So our trip was now to take us back towards Wisconsin and Michigan, for one of the few “repeat” sections from our trip west. We wanted to get back into Ontario, to head down to Algonquin Provincial Park. We had not paddled there in nearly 25 years, and how can you do a cross-Canada canoe trip without at least putting your boats into the Algonquin waters?
So easterly we drove, along the Lake Superior shoreline once more. Our calculations allowed us to plan ahead, and we made a reservation for one night in Algonquin, at one of the campgrounds with late vacancies. Our stop in Ashland ,Wisconsin was brief, but permitted us a nice relaxing stop at a small city campground. For the first time ever, our GO was set up on pavement! There as quite the T-storm during the night, so Griff and I went to the car for a few hours, since he tends to get nervous, and want to pace during storms. But we survived. One nice benefit of camping in a city? It allowed us to re-stock our cooler and food boxes for the long days ahead.
Our goal for the next day was to travel as far east as our backsides, and the dogs’ patience, would allow. The closer to Algonquin we could go, the more time we would have to paddle there!
Back to EDT time, and we settled on Serpent River Campground in Spragge, Ontario. Mostly an RV campground, we were permitted to camp in the back fields, alongside the river…no other campers in sight. It was a bit buggy, and we had another T-storm, but it was a relaxing stop, with a great sunset and sunrise. And they had a laundry! We were able to finally get all our wet towels dry!
Next stop, Algonquin Provincial Park. Since we had a campsite reservation, we could take a relaxing drive, enjoying the fall foliage, and making a few stops along the way. We entered the park area from the west, and stopped first at Algonquin Outfitters. Everything you could ever want for paddling or camping is here! We hoped to speak with the person who maintains their social media sites…our postings often get positive feedback and comments from them, and we certainly appreciate that. The fellow, Randy, was not in that particular store, so we left him a nice note on a Vermont Paddle Pups sticker. The Swift Canoe folks are located adjacent to Algonquin Outfitters; Scott Way of Swift has been very helpful over the past few years, but he was not in that day. We did have a nice chat with Jeff, who suggested some canoe routes for our quick stopover. A sticker and note were also left for Scott, who subsequently sent us a photo of it applied to a Swift canoe!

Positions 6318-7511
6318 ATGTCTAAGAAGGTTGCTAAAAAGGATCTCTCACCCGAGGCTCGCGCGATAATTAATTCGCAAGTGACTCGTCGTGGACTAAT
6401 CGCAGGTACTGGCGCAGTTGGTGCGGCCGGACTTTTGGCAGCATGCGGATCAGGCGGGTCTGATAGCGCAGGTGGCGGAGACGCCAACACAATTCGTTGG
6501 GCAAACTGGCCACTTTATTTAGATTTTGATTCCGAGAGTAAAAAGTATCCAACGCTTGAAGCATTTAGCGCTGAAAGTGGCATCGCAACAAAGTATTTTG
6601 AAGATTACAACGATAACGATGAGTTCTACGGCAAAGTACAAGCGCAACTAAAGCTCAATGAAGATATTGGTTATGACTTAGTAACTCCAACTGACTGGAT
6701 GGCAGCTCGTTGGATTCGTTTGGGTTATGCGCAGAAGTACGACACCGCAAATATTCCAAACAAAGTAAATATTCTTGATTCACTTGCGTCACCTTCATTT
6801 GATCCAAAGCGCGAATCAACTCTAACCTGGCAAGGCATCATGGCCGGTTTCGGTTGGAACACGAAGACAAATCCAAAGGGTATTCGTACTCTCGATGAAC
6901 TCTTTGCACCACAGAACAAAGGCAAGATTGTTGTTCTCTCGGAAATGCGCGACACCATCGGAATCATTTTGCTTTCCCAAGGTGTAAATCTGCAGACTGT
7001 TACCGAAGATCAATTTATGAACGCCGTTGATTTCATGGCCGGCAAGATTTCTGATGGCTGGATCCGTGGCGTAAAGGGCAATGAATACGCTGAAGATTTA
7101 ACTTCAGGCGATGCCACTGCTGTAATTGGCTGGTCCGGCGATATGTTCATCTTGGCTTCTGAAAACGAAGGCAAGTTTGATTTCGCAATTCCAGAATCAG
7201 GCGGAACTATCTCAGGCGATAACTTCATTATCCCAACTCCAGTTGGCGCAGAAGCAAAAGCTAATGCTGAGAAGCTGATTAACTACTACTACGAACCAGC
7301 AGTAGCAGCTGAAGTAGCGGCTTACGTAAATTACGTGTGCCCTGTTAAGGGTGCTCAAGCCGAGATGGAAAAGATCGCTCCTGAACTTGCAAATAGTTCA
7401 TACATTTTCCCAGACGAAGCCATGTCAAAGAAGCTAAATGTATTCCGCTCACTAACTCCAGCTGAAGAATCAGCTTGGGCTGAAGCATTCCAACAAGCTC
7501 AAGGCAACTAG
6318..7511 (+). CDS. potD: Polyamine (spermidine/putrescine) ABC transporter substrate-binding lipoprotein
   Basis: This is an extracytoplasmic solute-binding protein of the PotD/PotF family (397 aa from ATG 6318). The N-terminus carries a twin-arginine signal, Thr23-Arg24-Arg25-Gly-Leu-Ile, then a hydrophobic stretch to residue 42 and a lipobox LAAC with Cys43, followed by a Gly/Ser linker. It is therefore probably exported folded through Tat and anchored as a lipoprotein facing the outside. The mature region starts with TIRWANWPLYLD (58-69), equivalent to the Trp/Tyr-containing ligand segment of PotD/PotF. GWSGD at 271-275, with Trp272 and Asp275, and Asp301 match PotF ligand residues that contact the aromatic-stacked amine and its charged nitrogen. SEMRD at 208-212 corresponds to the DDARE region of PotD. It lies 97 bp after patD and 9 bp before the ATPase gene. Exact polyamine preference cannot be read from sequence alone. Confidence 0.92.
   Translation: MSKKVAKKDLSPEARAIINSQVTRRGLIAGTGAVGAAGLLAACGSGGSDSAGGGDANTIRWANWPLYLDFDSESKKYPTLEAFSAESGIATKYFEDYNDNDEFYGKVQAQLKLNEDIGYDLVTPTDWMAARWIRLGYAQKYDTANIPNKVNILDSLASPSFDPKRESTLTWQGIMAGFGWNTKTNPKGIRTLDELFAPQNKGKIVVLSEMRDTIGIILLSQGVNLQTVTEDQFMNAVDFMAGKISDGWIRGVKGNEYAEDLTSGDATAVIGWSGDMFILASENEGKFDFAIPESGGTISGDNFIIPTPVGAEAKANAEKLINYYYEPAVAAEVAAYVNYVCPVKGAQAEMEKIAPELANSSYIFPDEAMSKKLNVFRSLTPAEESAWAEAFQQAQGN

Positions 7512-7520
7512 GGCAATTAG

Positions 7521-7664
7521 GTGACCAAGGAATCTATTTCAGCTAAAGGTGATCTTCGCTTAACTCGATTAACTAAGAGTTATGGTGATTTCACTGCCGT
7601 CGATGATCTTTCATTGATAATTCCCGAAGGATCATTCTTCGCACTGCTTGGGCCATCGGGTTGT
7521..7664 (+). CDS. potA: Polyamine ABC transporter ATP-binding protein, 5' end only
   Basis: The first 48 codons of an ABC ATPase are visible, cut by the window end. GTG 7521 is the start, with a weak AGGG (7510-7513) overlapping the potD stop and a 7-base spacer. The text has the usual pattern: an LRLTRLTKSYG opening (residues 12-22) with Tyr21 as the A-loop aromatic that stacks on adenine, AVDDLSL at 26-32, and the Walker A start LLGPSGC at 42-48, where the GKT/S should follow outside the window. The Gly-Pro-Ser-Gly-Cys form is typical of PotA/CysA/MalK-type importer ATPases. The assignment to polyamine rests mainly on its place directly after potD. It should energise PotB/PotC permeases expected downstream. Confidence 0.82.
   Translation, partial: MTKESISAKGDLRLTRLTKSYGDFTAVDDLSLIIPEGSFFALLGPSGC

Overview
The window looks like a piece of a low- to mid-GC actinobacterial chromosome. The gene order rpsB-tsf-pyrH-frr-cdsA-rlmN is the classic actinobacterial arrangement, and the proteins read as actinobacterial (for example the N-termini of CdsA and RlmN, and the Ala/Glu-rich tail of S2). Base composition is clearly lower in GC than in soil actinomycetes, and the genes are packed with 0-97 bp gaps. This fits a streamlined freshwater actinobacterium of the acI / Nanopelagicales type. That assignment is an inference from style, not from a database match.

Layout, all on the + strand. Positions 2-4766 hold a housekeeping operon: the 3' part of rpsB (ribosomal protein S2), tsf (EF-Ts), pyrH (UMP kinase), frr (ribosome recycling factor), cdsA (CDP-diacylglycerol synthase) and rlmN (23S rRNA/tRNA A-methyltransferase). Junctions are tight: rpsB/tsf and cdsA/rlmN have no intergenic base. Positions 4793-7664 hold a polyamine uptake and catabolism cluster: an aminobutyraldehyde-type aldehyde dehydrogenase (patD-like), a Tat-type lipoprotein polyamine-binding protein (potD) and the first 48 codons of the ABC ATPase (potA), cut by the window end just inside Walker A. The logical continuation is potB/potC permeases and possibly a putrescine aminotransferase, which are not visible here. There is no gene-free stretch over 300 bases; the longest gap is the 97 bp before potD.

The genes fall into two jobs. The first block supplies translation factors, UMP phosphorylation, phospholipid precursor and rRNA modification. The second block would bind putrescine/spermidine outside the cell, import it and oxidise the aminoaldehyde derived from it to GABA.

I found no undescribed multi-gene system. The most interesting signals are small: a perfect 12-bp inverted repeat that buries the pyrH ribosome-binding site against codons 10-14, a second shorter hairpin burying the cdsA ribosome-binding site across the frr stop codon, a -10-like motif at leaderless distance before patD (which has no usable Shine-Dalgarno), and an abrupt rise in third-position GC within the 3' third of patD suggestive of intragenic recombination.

We did not have time to complete the suggested Smoke/Tea/Canoe Lake loop, but we did get out onto Smoke Lake. There was some pretty foliage appearing, and we were glad that we were there on a weekday, avoiding the massive weekend crowds. Our paddling was a bit different from in Banff…air temperature was in the high 80’s,and water temp was 72!
After a stop at Canoe Lake to get ice cream, for all of us, we checked in at the Canisbay Lake campground. Though we did not have a waterfront site, the canoe access was a short, easy drive from our site. After setting up the GO, it was time for Griff and I to get out for some early evening paddling on Cansibay Lake. Peaceful, calm, and beautiful!
The campground was nearly full, but it was very tolerable for our one night quickie trip. There were LOTS of dogs, some more quiet than others, but all in all, a very nice spot. There were a few bugs, not a surprise given the temperature, but it was a lovely evening to sit by the fire. Our plan? Up for a sunrise paddle, before we hit the road for the final stretch home.
A spectacular morning, with some fun bird sightings, too!
We had a lovely, if brief stay at the iconic Algonquin Park. We know there are other fantastic paddling destinations among the Ontario Provincial Parks, and maybe some day, we will get to check them out!
After paddling, we stopped at the Visitor Center, and checked out the exhibit of painted canoe paddles. These paddles were painted to raise funds for a charity online auction, and wow, there were some amazing works of art! A quite nice visitor center, but we were glad to head out just as the throngs of buses began to arrive.
We were approximately 420 miles from home. We knew we could stop along the way for an overnight, to break up the trip, but we opted to play it by ear, and see how the travel went. Road conditions and weather were favorable, so we just kept on plugging along. At our final ( 6th of 6) border crossing, I had a bit of trouble sorting out my answer to the border agent’s question “ so how long have you been in Canada?”. He seemed very understanding, and waved us through quickly!
At 5:25 pm we were back in Vermont, and in 90 minutes, home in our own driveway. The dogs were sooo excited to get out and run into their yard. Edgar quickly raided his toy box for all his familiar favorites, and Griff immediately went to the dog food bin. They then settled in as if they had never been away. Home, home safe and sound….what a trip it had been! Unpacking? That waited until the next day. Thank you all for following along on our journey. Who knows what 2018 has in store?